Personal profile

Biography

I completed my PhD at the University of York with Prof Jo Milner, investigating post-translational regulation of p53, cancer metabolism and ribosome biogenesis. I then moved to the group of Prof Anne Willis at the MRC Toxicology Unit in Leicester. There I worked on projects investigating the dysfunction of the protein synthesis in sub-physiological conditions and disease. I developed methods for the assessment of the rates of translation elongation and proposed a model for how changes in elongation speed can alter the global proteome. Having collaborated with the Sansom group during my time in Leicester, I then moved to Glasgow to work on projects looking at the role of KRAS in generating drug resistance in colorectal cancer.

Since 2022, I am a Lecturer in the Division of Cancer Sciences leading a research programme identifying methods to improve colorectal cancer treatment and patient stratification. Our work is supported by the University of Manchester, The Royal Society and the Lister Institute of Preventative Medicine. I am a discovery scientist and take a highly collaborative approach to my work, working with clinical and industrial partners. 

Overview

Protein Synthesis and Cancer Lab (PSC)

Research in the group aims to understand how protein synthesis is altered by tumours to promote their activities. Through collaboration with clinical scientists and fundamental biologists we aim to build our knowledge of cancer and its treatment to improve patient outcomes. We make use of cell and organoid based models as well as tumour tissue from patients. Current projects in the lab include:

1: How do colorectal cancers respond to current chemotherapies? Half of metastatic colorectal cancer patients do not respond to first line treatment, with no biomarkers of resistance currently available to determine which patients will respond. Those patients who do not respond are left with few approved clinical options, particularly the ~50% of patients who have KRAS or BRAF mutations that drive resistance to second line therapy. Through understanding how current therapies alter cancer cell-intrinsic pathways we are uncovering biomarkers of resistance to enable patient stratification and identifying mechanisms to suppress tumour cells that do not respond to treatment.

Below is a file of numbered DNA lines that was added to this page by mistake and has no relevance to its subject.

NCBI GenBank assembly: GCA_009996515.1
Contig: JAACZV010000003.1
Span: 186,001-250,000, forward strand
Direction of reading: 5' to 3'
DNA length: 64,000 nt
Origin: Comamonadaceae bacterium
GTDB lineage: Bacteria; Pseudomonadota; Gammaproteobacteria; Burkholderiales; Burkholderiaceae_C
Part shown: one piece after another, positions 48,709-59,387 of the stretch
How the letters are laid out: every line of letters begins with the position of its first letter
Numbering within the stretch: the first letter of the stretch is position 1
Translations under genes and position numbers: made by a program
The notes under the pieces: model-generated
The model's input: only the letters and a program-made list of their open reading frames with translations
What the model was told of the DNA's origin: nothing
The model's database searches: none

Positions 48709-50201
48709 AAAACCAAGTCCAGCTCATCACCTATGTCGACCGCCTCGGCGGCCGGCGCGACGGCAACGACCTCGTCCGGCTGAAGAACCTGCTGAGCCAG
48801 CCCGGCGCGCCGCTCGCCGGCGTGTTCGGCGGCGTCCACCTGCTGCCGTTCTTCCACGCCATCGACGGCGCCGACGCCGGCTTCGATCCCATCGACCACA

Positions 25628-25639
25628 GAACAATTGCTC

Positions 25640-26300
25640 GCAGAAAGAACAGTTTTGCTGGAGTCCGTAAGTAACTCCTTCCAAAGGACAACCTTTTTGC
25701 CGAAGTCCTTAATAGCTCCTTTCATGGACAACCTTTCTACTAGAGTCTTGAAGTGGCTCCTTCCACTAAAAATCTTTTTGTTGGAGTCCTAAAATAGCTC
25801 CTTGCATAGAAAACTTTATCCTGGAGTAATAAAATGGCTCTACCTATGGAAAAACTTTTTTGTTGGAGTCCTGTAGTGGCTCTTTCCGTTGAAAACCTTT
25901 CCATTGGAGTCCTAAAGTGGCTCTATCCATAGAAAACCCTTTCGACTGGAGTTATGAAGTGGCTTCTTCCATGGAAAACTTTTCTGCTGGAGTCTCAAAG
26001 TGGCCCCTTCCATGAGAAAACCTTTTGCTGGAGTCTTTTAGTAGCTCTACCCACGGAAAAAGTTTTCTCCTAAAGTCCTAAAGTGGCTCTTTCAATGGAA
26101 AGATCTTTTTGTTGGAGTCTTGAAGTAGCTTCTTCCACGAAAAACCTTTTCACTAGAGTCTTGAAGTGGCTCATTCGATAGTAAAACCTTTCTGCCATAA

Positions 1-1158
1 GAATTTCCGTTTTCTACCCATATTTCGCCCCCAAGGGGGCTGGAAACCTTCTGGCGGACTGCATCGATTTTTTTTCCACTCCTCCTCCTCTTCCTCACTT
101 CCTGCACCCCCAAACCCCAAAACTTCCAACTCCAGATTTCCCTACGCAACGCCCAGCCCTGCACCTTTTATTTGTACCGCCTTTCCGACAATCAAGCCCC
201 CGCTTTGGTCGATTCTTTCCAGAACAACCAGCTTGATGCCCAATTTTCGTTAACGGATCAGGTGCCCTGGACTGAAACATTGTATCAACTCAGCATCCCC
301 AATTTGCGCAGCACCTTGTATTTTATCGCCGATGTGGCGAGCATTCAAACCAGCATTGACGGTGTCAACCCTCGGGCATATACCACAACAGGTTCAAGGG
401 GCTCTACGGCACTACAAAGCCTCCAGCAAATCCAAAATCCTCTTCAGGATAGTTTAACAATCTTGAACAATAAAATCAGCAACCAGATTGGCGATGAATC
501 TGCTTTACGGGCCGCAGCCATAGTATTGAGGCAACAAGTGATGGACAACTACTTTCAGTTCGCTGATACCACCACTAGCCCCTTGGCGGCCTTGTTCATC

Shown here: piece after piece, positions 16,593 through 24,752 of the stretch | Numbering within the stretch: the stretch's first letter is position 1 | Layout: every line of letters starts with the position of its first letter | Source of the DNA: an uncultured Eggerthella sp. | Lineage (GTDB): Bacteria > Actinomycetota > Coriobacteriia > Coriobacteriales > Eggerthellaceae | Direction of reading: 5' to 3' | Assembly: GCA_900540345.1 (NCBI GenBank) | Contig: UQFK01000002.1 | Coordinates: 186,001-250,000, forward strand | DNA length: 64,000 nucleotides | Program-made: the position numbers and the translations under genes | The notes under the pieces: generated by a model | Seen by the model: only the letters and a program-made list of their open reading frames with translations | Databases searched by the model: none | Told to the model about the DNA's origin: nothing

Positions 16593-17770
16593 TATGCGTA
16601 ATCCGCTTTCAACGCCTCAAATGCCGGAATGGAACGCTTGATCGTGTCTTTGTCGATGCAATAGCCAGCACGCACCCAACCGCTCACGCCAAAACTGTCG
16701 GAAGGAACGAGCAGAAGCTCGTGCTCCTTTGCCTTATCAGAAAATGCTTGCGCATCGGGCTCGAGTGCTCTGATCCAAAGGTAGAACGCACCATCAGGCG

2: What determines the divergent roles of the translation regulator eEF2K between different tumour types? eEF2K is a negative regulator of protein synthesis, acting by inhibiting the elongation factor eEF2 through reversible phosphorylation. In some tumour types (colorectal, breast and prostate) eEF2K expression is reduced, consistent with rapid translation driving protein synthesis and tumour proliferation. However, in other tumours (ovarian and AML) eEF2K expression is elevated, with the slowing of translation essential for preserving energy levels within tumour cells. The reasons behind the choice individual tumour types make is unclear but presents a druggable target through modulation of eEF2K activity. We are seeking to understand the pleiotropy of eEF2K by analysing its activity across tumour types. In parallel we are aiming to uncover potential drug targets altering eEF2K and translation elongation for future exploitation.

Expertise related to UN Sustainable Development Goals

In 2015, UN member states agreed to 17 global Sustainable Development Goals (SDGs) to end poverty, protect the planet and ensure prosperity for all. This person’s work contributes towards the following SDG(s):

  • SDG 3 - Good Health and Well-being
  • SDG 11 - Sustainable Cities and Communities

Education/Academic qualification

Doctor of Philosophy, Regulation of SIRT1 protein in cancer metabolism and ribosome biogenesis

Oct 2008Jan 2012

Bachelor of Science, University of York

Oct 2005Jul 2008

Research Beacons, Institutes and Platforms

  • Manchester Cancer Research Centre

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